Zach Hancock has been a carpenter and a schoolteacher. He is an ordained Presbyterian minister and has his Masters in divinity. At 36, he's thin, energetic and tends to wax philosophical. With disheveled brown hair, thick-rimmed glasses and wearing a worn Phillies T-shirt (though he says he's not really a fan), Hancock looks and acts like a young professor - one who you could have a beer with. And he's been hired by Bob Pearson to coordinate the opening of a new restaurant whose mission goes beyond food and profits. Common Table, as the restaurant is known, opens mid-September in the old Cork space on Oregon Avenue, ushering in what could be a new era of food and philanthropy in Bend.
"We really want to facilitate a dialogue that's beyond the traditional," says Pearson, 62, a former Silicon Valley executive. He's an active member of the First Presbyterian Church, which is where he began formulating the concept for Common Table.
"I came here to retire and play golf," Pearson says. "But there are new discussions going on today about who we are and what we're all about." He hopes that Common Table will be a restaurant where the community can engage in intellectual dialogue.
But Hancock is quick to clarify - Common Table is not a traditional restaurant. It's not a soup kitchen either. "We're neither of those," he says. "There's nothing exactly like what this will be."
Common Table is a 501(c)(3) nonprofit - part café, part discussion forum. Vouchers will be given out to those who wouldn't otherwise be able to pay - $10 gift certificates will be issued to local nonprofits such as Neighbor Impact and the vouchers will be available for purchase at a discounted rate. It will be run partly by volunteers and partly by a paid staff. The restaurant's mission statement reads: "Common Table exists to feed all people, cherish the earth and to pursue awareness."
Four years ago, Pearson and his congregation started holding Sunday evening gatherings at the First Presbyterian building. "But it was way too churchy," Pearson says. "There's a lot of conversation in more homogenous groups. There's not as much conversation across groups and across ideas."
Common Table will be a somewhat standard-looking café during breakfast and lunch hours, six days a week. A modestly priced menu will feature locally sourced ingredients and simply prepared dishes. "The evenings are eclectic," says Pearson. At times, the restaurant will be open to the public with just a bar menu and cocktails. Other times, there will be events held around the restaurant's 20-foot-long walnut table - the literal "Common Table."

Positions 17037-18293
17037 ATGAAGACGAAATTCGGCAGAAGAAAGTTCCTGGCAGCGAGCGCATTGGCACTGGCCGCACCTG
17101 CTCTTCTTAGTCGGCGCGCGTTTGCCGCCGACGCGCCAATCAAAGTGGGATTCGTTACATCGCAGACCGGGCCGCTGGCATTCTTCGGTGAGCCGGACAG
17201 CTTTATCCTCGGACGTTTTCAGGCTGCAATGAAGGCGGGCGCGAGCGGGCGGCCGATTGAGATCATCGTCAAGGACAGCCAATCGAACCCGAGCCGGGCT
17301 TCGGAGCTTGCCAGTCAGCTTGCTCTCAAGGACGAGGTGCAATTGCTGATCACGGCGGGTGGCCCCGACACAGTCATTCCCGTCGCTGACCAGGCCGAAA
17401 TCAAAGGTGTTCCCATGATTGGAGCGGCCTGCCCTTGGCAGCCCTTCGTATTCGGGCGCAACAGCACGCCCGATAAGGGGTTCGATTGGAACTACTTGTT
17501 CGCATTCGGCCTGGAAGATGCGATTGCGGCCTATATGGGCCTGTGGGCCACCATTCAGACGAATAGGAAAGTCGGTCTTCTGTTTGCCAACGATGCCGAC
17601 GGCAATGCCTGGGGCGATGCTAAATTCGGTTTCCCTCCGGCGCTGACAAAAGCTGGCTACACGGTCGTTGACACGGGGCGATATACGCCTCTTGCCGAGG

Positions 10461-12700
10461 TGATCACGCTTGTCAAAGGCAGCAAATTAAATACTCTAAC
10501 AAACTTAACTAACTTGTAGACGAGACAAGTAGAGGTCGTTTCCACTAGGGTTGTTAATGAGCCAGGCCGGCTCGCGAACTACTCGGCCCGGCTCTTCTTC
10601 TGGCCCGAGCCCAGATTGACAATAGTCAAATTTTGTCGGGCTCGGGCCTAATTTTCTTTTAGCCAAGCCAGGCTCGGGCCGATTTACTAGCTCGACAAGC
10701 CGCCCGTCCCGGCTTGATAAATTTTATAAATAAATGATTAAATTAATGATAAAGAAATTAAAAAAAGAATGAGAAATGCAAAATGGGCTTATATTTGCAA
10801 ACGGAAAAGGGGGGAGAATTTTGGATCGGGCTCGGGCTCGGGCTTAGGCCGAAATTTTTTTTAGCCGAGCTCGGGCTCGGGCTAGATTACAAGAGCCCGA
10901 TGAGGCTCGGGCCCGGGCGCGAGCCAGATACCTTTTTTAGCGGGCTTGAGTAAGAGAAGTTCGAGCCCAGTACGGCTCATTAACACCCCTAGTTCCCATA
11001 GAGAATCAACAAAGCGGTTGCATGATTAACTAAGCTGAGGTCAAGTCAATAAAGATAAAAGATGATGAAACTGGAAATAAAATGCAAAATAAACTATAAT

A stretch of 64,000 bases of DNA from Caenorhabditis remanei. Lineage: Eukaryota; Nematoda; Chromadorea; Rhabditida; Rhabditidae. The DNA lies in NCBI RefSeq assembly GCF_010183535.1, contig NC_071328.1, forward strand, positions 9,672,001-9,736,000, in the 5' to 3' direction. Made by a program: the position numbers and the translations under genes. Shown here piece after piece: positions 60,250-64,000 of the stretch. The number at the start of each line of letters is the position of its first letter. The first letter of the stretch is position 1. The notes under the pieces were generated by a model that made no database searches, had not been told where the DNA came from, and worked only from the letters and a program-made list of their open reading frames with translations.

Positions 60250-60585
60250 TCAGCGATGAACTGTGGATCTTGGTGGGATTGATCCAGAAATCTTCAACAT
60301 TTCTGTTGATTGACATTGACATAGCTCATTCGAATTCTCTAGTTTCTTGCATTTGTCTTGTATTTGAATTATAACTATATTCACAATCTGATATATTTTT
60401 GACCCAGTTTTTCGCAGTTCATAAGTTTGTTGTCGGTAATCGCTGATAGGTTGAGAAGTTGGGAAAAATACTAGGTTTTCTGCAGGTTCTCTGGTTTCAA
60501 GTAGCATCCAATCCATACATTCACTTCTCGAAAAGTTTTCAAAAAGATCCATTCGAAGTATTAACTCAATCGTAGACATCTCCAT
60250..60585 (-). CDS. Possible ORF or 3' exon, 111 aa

"There might be a film we want to watch, or a lecture or music events," says Hancock. "We want to intentionally create the space that people sit around and they discuss."
Pearson notes the many groups of people who seldom interact in Bend. "There's low income, high income. There's Hispanic vs. whites in the community. There's young vs. old. There's conservative vs. liberal. We really want to facilitate that environment to talk about what's needed [in the community]."
Pearson conducted a national search for someone who could bring a concept like Common Table to life and he found Hancock who was living in Boulder at the time. Hancock, who's strictly a volunteer, notes that while there are similar ventures in other cities such as Sisters of the Road in Portland, which provides affordable meals at low cost, Pearson and Hancock aren't basing their business model on any other established restaurant.
Pearson breaks down his hopes for Common Table: "On a typical day, maybe 60 or 70 percent of our patrons will spend money and buy a meal," he says. "Thirty to 40 percent get a free token."
Pearson notes that while Common Table will be able to provide low- to-no-cost meals for needy people, those who can pay may need to be educated about the low-income population.
"They're people just like them who had an issue come up - they need help, support and connection," says Pearson.
Hancock first attempted to get the Common Table idea off the ground with a community garden next to Bend Brewing Company. Initially, Hancock planned to source the café's vegetables from the garden, but it didn't work out. "We spent two months just spinning our wheels on that," says Hancock. Common Table will still get as much food as possible from local growers, including Fields Farm, and even draw from the new Common Table garden at the Nativity Lutheran church.
So far, Common Table has been funded largely by the Presbytery of the Cascades, the church's parent umbrella organization. In addition, The Nativity Lutheran, First Presbyterian and Trinity Episcopalian churches all provide support.
"Churches have started hospitals before," says Hancock, who notes that Common Table is independent and nonaligned. "We're not here as dispensers of answers. We're here for the betterment of humanity and welcoming anyone who wants to participate."
The menu, as of now, includes quiches, pressed sandwiches and tacos. It's eclectic, but approachable.
"We're not Karl Marx here trying to create a utopian society," says Hancock. "But we're trying to use the best of what have."
"We are what we do," he says. "We need to be better humanists. There's something bigger - what's that bigger thing? That's serving one another."